The pandemic has put a number of older airplanes into expedited retirement this year, pushing down the world’s average fleet age. Still, it wouldn’t be unusual to fly on a commercial plane that’s been used on a daily basis for 20 or even 30-plus years. There’s a common misconception that advanced age might mean the plane is less reliable or even less safe. That’s generally not the case at all, as long as it’s in service with a reputable airline that has good maintenance practices. Most airplanes are designed to fly for at least a couple of decades, and potentially much more (though the 70+ year career of the DC-3 is an outlier). And to truly understand aircraft age you need to look at two factors beyond age: flight hours and pressurization cycles.

Hours and cycles

Most commercial airplanes might last around 30 years in service, but that depends a lot on how they’ve been flown and how many takeoffs and landings they’ve completed. That’s why when evaluating an older airplane the professionals will look at the number of hours flown, and most importantly the number of pressurization cycles. As an aircraft reaches its upper limit for these metrics, metal fatigue can become an issue.

Classic 747-300 JAL Japan Airlines old plane

Classic 747-300 JAL Japan Airlines old plane

A classic Japan Airlines 747-300 as seen at Anchorage (ANC) in 1985

Boeing has said the 747 can handle up to 35,000 pressurization cycles and 165,000 flight hours. A cycle is one pressurization and depressurization – normally one takeoff and landing. The 777-300ER can do 60,000 cycles, but only 160,000 hours. Few aircraft in service today are even close to these limits.

Smaller planes flying shorter flights more often will likely reach end-of-life after fewer hours, but may be designed to handle many more cycles with that in mind. It’s good news for Hawaiian Airlines, for example, that the 717 – its workhorse plane for short inter-island flights – can go through 110,000 pressurization cycles.

It’s possible that any given aircraft could exceed these figures, but these represent the limits up to which they’ve been tested. An airline could in theory perform the necessary inspections to keep a plane flying longer. However it’s often the case that at such advanced age the maintenance and inspection costs begin to outweigh the benefits of keeping a plane.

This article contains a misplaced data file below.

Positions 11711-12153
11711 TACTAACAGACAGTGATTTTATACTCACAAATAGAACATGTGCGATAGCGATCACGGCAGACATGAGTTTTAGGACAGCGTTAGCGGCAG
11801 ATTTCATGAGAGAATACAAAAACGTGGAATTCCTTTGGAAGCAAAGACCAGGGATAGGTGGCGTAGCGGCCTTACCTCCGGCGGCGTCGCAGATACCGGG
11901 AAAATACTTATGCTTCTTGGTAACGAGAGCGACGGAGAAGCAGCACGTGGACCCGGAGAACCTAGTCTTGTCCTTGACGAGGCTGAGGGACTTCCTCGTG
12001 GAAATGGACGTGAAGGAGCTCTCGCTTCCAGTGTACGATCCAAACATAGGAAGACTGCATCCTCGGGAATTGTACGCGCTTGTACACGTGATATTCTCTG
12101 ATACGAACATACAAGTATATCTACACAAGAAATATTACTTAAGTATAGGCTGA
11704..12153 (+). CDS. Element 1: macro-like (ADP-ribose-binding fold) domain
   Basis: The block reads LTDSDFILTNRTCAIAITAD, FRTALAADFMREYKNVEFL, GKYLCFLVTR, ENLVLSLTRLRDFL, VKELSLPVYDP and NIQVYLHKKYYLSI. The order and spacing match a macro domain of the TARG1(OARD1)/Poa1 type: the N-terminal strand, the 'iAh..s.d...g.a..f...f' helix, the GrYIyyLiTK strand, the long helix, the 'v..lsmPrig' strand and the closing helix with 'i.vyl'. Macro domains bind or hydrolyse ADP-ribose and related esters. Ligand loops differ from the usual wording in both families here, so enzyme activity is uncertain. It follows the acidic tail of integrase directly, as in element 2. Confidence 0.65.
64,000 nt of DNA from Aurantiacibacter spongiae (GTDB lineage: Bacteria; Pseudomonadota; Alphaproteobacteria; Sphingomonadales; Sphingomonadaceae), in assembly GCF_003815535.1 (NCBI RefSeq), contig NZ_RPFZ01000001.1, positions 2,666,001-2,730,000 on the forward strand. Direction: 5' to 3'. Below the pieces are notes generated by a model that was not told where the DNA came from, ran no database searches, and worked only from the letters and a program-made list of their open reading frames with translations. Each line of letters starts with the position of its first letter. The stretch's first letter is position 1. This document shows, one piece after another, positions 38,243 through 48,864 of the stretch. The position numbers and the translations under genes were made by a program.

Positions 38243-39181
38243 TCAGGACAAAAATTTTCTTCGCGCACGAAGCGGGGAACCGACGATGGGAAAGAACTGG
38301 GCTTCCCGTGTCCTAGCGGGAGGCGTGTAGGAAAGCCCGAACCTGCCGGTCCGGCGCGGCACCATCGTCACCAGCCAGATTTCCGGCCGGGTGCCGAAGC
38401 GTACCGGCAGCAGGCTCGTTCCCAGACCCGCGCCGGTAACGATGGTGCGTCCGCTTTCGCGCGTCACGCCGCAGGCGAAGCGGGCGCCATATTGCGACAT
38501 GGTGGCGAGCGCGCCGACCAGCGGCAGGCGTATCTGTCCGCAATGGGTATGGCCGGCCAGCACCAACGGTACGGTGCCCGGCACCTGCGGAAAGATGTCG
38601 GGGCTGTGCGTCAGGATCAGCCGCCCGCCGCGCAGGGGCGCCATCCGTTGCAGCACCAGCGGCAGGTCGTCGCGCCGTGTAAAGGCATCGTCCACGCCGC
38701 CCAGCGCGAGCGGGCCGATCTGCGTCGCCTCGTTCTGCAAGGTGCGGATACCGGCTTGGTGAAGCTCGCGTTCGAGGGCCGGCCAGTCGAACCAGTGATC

A few golden oldies

It may be of interest to know that the oldest plane we track on a regular basis on Flightradar24 is this Curtiss Wright Travel Air B-4000, which is a whopping 91 years old. Looking around for old jets, this 53-year old DC-9 is among the oldest still flying regularly – though this ex-TWA plane was converted to carry cargo and no longer shuttles passengers around. Most of the oldest planes you can still fly on as a passenger will have been built in the 1970s, though with the situation as it is lately there’s no telling how many of these will remain active once flying picks back up again. One particularly appealing and ancient plane is this 747-200 flying for Saha Airlines in Iran, which is now 42 years old.

old Ameristar DC-9

old Ameristar DC-9

N782TW, the 53 year-old DC-9 that now does cargo runs in the US

Age ain’t nothing but a number

When you find yourself flying on a brand new airplane it’s usually pretty obvious. Everything looks clean and fresh, the seats feature the latest designs and technology, and then there’s that new plane smell. But these things can be deceiving. I’ve seen plenty of instances where an older aircraft gets a refreshed interior and passengers remark at the “new plane” on boarding, for instance on one of United Airlines 767-300s fitted with the latest Polaris business class and premium economy seats. Those planes look great inside, but most are over 20 years old. And in terms of the airframe they have plenty of potential life left in them (though whether they get pulled from service for economic reasons is another story.)

The relatively aged 747-400s at British Airways that are now being sent off for retirement were initially slated to fly for some years to come. Yes they are old, but a big part of pulling them from service early is that they’re configured with too many premium seats to be profitable.

The reality is that over the course of a given aircraft’s life, it will be more or less taken apart and rebuilt several times in periodic “heavy” maintenance checks. During these checks just about every piece of the interior is removed, checked and replaced if necessary. Engines will also be overhauled regularly. The airframe itself is the only piece that remains more or less the same – and it’s a testament to the design of modern commercial planes that they can keep flying safely for so long.

Gabriel Leigh grew up on long-haul flights and has been fascinated by airplanes since he can remember. Now based in Sweden, he writes about transport, travel and more for publications like The New York Times, Monocle and Forbes.

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